Kate Middleton's village takes the top spot: the best homes hotspots for Paddington commuters

Enjoy village life less than a 60-minute commute from Paddington. There are 14 stations to choose from, with West Berkshire taking top spot for value.
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A tiny village in the heart of Kate Middleton country is enjoying the best property performance for Paddington station commuters.

Midgham in West Berkshire has seen average prices grow 22.5 per cent to £451,302 in the past 12 months, while inner London prices grew just 13.4 per cent in the same period, according to a study by Savills. The report compared the property markets  of 14 railway station stops that are within an hour’s reach of Paddington.

With a population of about 350, Midgham sits north of the River Kennett and is roughly three miles from the Duchess of Cambridge’s childhood home at Chapel Row near Bucklebury. Midgham station is approximately a mile up the road, in the neighbouring village of Woolhampton. Trains to London take about 55 minutes and an annual season ticket costs £4,188.

Take a tour of commuter homes in West Berkshire with fast commutes to Paddington

“There has always been a migration west out of London when people want to start families, and they get better value in West Berkshire than they do in East Berkshire,” says Charles Robinson, director of Jones Robinson estate agents. 

Buying in Midgham or Woolhampton would cost between £300,000 and £400,000 for a two-bedroom cottage. A four-bedroom detached house would be about £950,000, while a manor house with a big garden would cost from £1.2 million to £1.3 million.
Offers over £400,000: a double-fronted five-bedroom house with a courtyard garden in the centre of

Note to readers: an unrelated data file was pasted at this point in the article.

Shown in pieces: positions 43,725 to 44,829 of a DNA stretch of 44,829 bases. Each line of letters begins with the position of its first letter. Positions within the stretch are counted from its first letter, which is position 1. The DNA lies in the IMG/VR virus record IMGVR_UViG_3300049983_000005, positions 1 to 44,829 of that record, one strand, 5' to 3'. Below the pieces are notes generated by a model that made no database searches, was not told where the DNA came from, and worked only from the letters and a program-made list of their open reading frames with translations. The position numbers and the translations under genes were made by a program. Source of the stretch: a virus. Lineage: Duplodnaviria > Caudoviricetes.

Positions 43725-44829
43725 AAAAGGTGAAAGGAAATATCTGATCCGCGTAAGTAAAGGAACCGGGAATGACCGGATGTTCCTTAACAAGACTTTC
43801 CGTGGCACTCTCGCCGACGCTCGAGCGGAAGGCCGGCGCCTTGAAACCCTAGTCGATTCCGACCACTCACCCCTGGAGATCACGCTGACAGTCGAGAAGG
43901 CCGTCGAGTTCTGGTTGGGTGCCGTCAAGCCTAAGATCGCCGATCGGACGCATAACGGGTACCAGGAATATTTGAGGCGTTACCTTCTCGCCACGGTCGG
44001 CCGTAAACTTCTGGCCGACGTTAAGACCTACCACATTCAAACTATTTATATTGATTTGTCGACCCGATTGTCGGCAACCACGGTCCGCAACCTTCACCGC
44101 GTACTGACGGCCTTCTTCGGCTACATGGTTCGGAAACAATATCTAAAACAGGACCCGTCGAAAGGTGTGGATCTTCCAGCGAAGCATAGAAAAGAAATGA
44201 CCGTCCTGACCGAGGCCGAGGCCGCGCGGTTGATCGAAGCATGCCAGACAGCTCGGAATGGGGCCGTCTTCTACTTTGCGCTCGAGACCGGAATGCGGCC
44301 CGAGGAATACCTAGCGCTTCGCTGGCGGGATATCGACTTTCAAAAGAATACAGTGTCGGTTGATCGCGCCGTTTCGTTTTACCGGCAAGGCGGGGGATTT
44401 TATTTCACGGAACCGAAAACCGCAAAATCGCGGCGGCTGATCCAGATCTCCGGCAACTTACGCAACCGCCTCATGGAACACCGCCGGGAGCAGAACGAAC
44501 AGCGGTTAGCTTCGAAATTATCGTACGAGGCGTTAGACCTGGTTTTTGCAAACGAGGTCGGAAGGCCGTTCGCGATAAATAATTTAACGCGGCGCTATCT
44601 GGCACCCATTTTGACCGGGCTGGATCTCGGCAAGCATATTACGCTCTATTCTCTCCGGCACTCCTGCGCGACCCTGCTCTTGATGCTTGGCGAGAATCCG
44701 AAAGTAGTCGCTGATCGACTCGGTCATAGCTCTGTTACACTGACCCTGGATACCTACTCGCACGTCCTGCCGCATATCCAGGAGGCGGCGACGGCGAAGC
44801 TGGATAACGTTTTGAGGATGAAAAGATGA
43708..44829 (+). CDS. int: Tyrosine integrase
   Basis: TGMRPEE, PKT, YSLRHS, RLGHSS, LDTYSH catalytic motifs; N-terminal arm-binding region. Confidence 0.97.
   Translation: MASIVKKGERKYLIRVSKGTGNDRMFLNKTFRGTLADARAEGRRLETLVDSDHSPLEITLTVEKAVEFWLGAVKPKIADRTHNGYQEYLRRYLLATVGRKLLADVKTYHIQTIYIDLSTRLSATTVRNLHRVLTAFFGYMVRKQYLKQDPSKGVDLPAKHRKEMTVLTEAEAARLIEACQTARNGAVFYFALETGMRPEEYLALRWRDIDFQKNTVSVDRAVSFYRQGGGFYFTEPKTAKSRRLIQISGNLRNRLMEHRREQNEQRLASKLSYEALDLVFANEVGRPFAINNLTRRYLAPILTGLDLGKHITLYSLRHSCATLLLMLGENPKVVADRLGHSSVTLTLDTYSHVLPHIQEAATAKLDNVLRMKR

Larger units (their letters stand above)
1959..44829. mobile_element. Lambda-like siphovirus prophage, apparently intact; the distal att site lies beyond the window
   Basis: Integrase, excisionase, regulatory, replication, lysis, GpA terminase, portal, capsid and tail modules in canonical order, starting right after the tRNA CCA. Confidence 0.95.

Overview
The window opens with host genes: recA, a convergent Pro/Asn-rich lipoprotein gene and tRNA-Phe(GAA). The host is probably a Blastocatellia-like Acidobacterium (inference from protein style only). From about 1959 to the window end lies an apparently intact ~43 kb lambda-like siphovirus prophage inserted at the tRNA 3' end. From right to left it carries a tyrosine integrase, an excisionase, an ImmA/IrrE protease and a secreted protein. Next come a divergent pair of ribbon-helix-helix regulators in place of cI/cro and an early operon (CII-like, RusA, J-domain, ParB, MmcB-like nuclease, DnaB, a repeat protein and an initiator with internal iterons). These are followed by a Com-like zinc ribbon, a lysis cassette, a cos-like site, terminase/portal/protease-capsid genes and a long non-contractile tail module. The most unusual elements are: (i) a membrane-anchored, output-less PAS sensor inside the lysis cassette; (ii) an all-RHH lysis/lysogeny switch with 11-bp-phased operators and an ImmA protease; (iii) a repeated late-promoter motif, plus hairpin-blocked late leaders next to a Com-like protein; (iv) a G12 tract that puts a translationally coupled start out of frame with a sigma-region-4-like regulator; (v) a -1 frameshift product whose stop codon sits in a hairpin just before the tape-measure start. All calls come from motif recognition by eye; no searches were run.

Woolhampton, close to Midgham train station

Taplow, Buckinghamshire: for long-term growth
When it comes to longer-term price growth, Savills’ study shows that Taplow has had the strongest recovery since the recession hit. 
Prices in this riverside village are now 33 per cent higher than they were at the peak of the market, standing at an average of £471,966. Trains to London take only 40 minutes and an annual season ticket costs £2,808.

Timothy Gerrard, a partner at Chewton Rose estate agents, says these convenience factors help to drive up prices.
“It really suits people who want to get away from the urban sprawl, but not too far away,” he adds. Taplow is about three miles from Maidenhead, where there are more shopping choices, and from late 2018/2019 residents will be able to take Crossrail services directly to the West End and the City.

Prices are, says Gerrard, about 25 per cent cheaper than in London, so you could buy a two-bedroom Victorian terrace for about £400,000 or a more modern four-bedroom house on the outskirts for the same price. But expect to pay about £1.25 million for a four-bedroom farmhouse with a paddock.
£2.85 million: a magnificent seven-bedroom period house with four acres in Iver, Buckinghamshire,
half an hour by train from Paddington

Iver, buckinghamshire: for a dream commute
Prices in Iver have also rebounded well, up 21 per cent compared with the peak to an average of £408,913. It is less than half an hour from Paddington, with an annual season ticket of £2,056, and is one of the westernmost points on the new Crossrail line that will give it the added fillip of direct services to the West End and the City.

The commute from Iver is a dream, and it has the added bonus of open countryside. It is only five miles from Heathrow airport and, at present, is not troubled by flight path noise. But if the third runway goes ahead, campaigners claim Iver will suffer from plane noise. If this is a chance you are willing to take, most London buyers head to Richings Park, near the station. 

Edward Godfrey, sales manager at Oakwood Estates, puts the price rises down to an influx of people swooping on investment properties, as well as first-time buyers priced out of London. A two-bedroom flat in Richings Park would cost about £250,000 to £275,000, while a four-bedroom Thirties semi would cost £600,000 to £650,000. The area’s “Millionaires Row” is Wood Lane, which is lined with mansions that cost about £3 million.

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